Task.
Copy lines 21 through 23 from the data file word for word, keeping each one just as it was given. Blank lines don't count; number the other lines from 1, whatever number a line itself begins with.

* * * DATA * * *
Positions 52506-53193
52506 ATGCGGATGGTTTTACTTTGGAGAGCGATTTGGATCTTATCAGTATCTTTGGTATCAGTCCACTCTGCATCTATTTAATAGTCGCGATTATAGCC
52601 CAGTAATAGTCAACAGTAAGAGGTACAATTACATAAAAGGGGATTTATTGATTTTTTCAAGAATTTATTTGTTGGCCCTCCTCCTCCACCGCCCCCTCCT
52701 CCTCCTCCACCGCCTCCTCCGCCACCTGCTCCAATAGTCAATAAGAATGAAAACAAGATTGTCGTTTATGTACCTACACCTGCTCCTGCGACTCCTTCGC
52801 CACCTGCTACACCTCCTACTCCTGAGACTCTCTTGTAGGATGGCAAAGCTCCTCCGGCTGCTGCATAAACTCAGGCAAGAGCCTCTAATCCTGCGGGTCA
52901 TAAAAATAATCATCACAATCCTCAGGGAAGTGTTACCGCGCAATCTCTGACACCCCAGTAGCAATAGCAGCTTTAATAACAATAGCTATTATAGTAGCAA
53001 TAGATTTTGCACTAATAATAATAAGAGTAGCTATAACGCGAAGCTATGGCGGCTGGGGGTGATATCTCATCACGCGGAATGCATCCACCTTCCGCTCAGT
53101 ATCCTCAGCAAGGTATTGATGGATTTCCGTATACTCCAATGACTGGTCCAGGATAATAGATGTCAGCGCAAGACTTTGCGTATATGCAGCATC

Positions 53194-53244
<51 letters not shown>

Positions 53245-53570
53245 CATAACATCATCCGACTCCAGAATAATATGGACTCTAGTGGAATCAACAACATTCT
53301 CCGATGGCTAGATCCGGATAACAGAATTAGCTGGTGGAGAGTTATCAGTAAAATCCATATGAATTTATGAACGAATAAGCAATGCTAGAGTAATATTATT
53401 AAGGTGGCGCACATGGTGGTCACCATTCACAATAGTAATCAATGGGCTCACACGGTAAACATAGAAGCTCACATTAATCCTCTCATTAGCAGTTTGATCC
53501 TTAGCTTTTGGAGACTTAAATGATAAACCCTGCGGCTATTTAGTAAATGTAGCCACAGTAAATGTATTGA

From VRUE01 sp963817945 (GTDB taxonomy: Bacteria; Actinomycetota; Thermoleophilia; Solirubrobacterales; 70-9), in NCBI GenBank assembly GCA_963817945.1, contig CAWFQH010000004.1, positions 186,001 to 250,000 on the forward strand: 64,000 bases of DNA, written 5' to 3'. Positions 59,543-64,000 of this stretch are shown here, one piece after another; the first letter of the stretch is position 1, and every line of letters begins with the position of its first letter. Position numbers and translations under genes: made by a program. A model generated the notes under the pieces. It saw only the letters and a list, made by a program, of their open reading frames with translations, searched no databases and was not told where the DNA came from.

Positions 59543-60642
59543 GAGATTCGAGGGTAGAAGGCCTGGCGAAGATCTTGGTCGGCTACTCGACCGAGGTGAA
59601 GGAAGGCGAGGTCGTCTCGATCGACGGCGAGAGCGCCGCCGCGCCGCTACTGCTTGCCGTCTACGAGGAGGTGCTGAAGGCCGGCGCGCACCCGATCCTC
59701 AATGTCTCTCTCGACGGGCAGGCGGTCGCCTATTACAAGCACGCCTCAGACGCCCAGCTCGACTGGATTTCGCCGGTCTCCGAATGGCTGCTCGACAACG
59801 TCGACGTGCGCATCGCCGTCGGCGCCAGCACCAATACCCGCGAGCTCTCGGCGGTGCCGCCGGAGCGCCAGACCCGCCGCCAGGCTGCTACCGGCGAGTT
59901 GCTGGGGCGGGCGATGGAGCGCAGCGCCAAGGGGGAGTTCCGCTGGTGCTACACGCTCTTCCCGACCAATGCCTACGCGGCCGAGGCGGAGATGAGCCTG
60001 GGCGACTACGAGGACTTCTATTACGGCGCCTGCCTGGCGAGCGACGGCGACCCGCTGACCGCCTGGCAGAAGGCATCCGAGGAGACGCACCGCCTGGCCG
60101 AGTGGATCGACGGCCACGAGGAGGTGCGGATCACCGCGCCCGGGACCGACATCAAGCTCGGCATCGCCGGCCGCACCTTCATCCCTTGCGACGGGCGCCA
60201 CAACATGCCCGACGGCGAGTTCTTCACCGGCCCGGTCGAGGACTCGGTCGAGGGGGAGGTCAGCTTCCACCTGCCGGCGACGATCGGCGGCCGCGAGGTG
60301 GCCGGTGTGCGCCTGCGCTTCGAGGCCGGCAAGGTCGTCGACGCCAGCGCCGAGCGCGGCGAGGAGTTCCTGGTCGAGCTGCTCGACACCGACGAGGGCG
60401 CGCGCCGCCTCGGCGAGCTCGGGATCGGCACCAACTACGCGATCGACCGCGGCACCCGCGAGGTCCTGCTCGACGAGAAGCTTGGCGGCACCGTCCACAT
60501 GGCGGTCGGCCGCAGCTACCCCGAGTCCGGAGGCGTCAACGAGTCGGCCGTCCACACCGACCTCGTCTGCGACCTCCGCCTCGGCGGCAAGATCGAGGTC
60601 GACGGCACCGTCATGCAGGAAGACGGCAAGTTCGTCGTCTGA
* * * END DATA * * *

59801 TCGACGTGCGCATCGCCGTCGGCGCCAGCACCAATACCCGCGAGCTCTCGGCGGTGCCGCCGGAGCGCCAGACCCGCCGCCAGGCTGCTACCGGCGAGTT
59901 GCTGGGGCGGGCGATGGAGCGCAGCGCCAAGGGGGAGTTCCGCTGGTGCTACACGCTCTTCCCGACCAATGCCTACGCGGCCGAGGCGGAGATGAGCCTG
60001 GGCGACTACGAGGACTTCTATTACGGCGCCTGCCTGGCGAGCGACGGCGACCCGCTGACCGCCTGGCAGAAGGCATCCGAGGAGACGCACCGCCTGGCCG